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RE: i0001: EPRs as identifiers

From: Savas Parastatidis <Savas.Parastatidis@newcastle.ac.uk>
Date: Wed, 17 Nov 2004 22:55:20 -0000
Message-ID: <37E80E80B681A24B8F768D607373CA800172D328@largo.campus.ncl.ac.uk>
To: "David Booth" <dbooth@w3.org>, <public-ws-addressing@w3.org>
Cc: "Francisco Curbera" <curbera@us.ibm.com>

Hi David,

> Paco & Savas,
> Regarding:
> If I understand you correctly, you are arguing that an EPR is *not*
> to identify "the service", rather it is merely used to route messages
> one of several delivery points belonging to the same logical

<snip />

I don't want to argue on Paco's behalf so I won't do it :-) Here's my

My agreement with Paco's argument was about the difference between a
reference and an identifier. For example, your bank account number is an
identifier which is independent of any communication/infrastructure
technology. You can use that identifier when you call your bank over the
phone, when you access your account details over the web, when you
create a CORBA object to represent your account (the identifier is a
property of the object and not the IOR itself), etc. I hope you see
where I am coming from and I think that's what Paco meant when I agreed
with him.

Now, on EPRs...

To me, an EPR identifies the destination of a message. I don't think
EPRs should be used as identifiers of or references to resources. Since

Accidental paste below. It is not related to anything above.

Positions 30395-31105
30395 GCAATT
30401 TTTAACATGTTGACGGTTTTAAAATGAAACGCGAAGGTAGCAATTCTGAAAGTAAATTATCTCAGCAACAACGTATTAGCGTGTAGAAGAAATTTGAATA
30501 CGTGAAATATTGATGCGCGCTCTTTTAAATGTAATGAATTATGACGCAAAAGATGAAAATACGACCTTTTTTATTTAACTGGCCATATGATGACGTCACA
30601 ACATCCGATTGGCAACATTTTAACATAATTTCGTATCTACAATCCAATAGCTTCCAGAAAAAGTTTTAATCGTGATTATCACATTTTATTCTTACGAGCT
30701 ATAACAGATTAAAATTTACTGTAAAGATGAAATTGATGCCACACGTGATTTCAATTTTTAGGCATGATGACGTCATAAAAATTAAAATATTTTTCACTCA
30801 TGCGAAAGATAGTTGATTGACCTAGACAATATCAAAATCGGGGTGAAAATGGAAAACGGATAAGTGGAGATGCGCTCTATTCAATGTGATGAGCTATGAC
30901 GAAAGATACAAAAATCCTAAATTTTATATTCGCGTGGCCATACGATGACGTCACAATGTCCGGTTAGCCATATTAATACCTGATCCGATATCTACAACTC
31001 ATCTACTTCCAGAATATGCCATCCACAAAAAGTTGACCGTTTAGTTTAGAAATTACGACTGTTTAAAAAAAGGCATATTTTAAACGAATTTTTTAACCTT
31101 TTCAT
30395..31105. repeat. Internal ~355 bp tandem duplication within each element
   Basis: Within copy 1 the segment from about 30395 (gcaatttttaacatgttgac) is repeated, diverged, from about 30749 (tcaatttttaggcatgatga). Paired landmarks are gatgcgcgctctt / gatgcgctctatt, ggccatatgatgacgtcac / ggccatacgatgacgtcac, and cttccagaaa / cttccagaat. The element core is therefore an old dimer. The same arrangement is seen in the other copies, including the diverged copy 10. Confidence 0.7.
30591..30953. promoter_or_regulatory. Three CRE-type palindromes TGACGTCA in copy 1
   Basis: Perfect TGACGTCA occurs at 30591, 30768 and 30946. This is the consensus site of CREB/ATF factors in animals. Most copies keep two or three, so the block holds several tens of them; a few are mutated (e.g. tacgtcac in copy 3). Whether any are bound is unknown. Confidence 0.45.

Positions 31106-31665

we are talking about Web Services, an EPR should be a reference to a

I personally have mixed feelings about the Ref Props/Params. I really
like the way they are used in WS-Eventing when a subscriber gives an EPR
to the event source telling it how to communicate with the event sink.
The event source doesn't really know anything about the semantics of
that EPR (whether it's a stateful resource, a service, a black hole). It
just includes some additional information into the message, as it was
asked to do. Conceptually, the architecture does not change as far as
the event source is concerned.

However, in the same spec we see a different use of the EPR where it is
used to refer to a subscription instance (a resource). WS-RF and
WS-Transfer do this as well. There is a conceptual change at the
architectural level; one that suggests a move from service-orientation
to resource-orientation. In WS-RF for example an EPR is a reference to a
WS-Resource not a service. Architects and developers now have to reason
in terms of resources and not in terms of services. In the WS-Eventing
case, I no longer send the message to the subscription manager. I have
to reason in terms of a specific resource (the subscription) and I have
to send my message there.

The analogy in real life would be that we don't talk to our bank
accounts but we talk to our bank about our accounts.

Yes, one would argue that a service can be seen as a resource but I
personally see a difference; the former isn't explicitly associated with
state or state representation while the former is (just in case I am
misunderstood... this doesn't mean that there is no state in services).

However, I am sidetracking here to a different, more difficult
discussion which is architecture-related and, perhaps, more abstract.

To return to the Ref Props/Params discussion. I can see Gudge's and
others' argument about the benefit of instructing a sender to include
SOAP headers to the messages it sends to an endpoint. However, I also
observe the manner in which specs like WS-RF and WS-Transfer use EPRs as
if they were network-wide object pointers. Perhaps that's not the
intention of the WS-RF and WS-Transfer spec authors but that's how I see
people using it. One could say that this is fine, since we shouldn't
mandate a single architectural view to everyone.

BTW... I think a simple EPR like the one bellow will cause some problems


Savas Parastatidis
Received on Wednesday, 17 November 2004 22:55:40 UTC

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